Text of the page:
Income-producing securities have always been the go-to investment for retirees, but for most of history, it’s been because the post-working set needed a steady stream of revenue to pay the bills. While that’s still the case for many, it’s not the only way retirees are using company payouts these days.

Over the past couple of decades, life expectancy for Canadian men and women has gone up — we can now make it, on average, to about 80 — which means we need our investments to continue growing well into our golden years. There’s one problem: most retirees aren’t bringing in a lot of money after they stop working.

Besides the Canada Pension Plan and Old Age Security, the only other streams of income are RRIF dollars and dividend payments. If your client can cover his or her expenses using savings, then you may want to consider reinvesting those dividends instead of pulling them out, which is what has traditionally been done.

Investing in retirement is still an unusual concept for some — many clients want to be ultra-conservative with their money after they stop working — but the longer people live, the more time they have to save.

“That’s one of my biggest pet peeves,” says Allan Small, a senior investment advisor with HollisWealth. “People always seem to make the same comment that ‘I can’t afford to lose money because I’m older now,’ but they’re making a mistake by not investing in the market.”

Reinvest for higher returns

One way to keep growing a portfolio in the absence of a bi-weekly payment is to reinvest dividends back into the market. Typically, that’s done through a dividend reinvestment plan, but Small will often collect payouts for his clients and then invest them into other dividend-paying stocks, corporate bonds or preferred shares when enough cash gets accumulated.

At this point in someone’s life, it’s a good idea to do this outside of a RRIF. While the federal government lowered the minimum RRIF withdrawal in the recent budget, your client will still have to pull that money out sooner rather than later, and their marginal tax rate could be higher than the dividend tax rate.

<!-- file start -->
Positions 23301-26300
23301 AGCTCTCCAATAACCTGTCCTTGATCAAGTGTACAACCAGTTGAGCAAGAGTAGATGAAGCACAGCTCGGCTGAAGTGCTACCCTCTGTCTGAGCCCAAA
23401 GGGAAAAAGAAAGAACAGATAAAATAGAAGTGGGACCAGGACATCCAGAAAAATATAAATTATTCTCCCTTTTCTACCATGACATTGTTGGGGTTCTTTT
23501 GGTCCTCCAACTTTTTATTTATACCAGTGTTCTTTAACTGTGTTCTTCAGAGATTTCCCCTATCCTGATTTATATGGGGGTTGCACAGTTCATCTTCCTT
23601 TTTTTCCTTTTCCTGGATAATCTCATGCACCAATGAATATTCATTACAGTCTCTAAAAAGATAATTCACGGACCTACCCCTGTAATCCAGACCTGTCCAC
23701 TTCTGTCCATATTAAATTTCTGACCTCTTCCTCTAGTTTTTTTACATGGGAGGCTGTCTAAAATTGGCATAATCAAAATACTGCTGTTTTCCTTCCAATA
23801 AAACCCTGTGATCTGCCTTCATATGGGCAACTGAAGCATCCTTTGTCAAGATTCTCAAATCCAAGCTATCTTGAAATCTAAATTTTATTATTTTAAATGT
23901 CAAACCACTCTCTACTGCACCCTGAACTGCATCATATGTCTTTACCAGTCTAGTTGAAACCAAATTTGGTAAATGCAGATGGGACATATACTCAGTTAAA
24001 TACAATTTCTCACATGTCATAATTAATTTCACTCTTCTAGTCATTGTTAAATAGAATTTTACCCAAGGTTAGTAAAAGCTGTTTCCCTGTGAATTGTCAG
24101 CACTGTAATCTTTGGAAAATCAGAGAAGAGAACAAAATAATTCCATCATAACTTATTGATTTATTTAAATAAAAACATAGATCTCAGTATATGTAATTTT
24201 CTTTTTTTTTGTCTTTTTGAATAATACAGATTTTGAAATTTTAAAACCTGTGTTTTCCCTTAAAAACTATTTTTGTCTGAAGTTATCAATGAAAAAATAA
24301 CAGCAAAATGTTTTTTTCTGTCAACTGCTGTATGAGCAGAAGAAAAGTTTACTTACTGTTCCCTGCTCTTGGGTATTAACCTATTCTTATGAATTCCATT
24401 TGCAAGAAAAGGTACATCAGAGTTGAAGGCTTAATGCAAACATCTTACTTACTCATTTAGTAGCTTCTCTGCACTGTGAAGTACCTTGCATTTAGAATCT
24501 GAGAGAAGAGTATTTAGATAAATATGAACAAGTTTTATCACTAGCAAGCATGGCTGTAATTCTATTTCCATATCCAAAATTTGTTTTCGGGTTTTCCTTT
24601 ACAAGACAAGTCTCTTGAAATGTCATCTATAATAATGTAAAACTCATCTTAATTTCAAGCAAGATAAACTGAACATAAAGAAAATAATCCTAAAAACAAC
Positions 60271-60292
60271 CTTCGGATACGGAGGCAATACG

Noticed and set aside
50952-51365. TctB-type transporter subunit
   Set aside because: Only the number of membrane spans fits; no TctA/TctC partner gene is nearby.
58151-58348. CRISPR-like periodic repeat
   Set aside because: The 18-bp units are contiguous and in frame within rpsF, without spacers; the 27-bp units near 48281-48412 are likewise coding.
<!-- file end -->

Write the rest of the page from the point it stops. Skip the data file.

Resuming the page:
Of course, you will have to determine which strategy mitigates the tax hit the best, but some of Small’s clients put their RRIF money into TFSAs and reinvest the dividends there.

Depending on how much money your clients have, they could also invest their funds in non-registered accounts. While they’ll have to pay tax on dividend income, it’s about half as much as they would have to pay if they pulled the money out of a RRIF.

The bigger the portfolio the better

One challenge with this strategy is coming up with enough money to make it worth it. A decade ago, it was easy to generate a yield — Government of Canada 10-year bonds were paying more than 4% a year. These days, investors have to get that income from stocks, which can be tricky as higher-yielding equities often carry more risk.

It’s stating the obvious, but the larger the portfolio, the better. If a client has $100,000 and wants to invest — or use — $10,000 a year, then you’ll have to come up with a 10% yield. If the client has a $1-million portfolio and wants $30,000 a year, then you have to generate only a 3% payout.

“This is a conversation you’ll need to have with your client,” says Small. “Unfortunately, sometimes what the investor wants doesn’t equate to the investment that person has.”

Whatever the ultimate decision, it’s important to remember that dividends don’t have to be used for day-to-day income needs anymore. They might be more valuable in the long term instead.

Bryan Borzykowski is a Toronto-based business journalist. He writes for the New York Times, CNBC, CNNMoney, Canadian Business and the Globe and Mail, among other publications. He’s also written three personal finance books published by John Wiley & Sons. Follow him on Twitter @bborzyko.
Originally published on Advisor.ca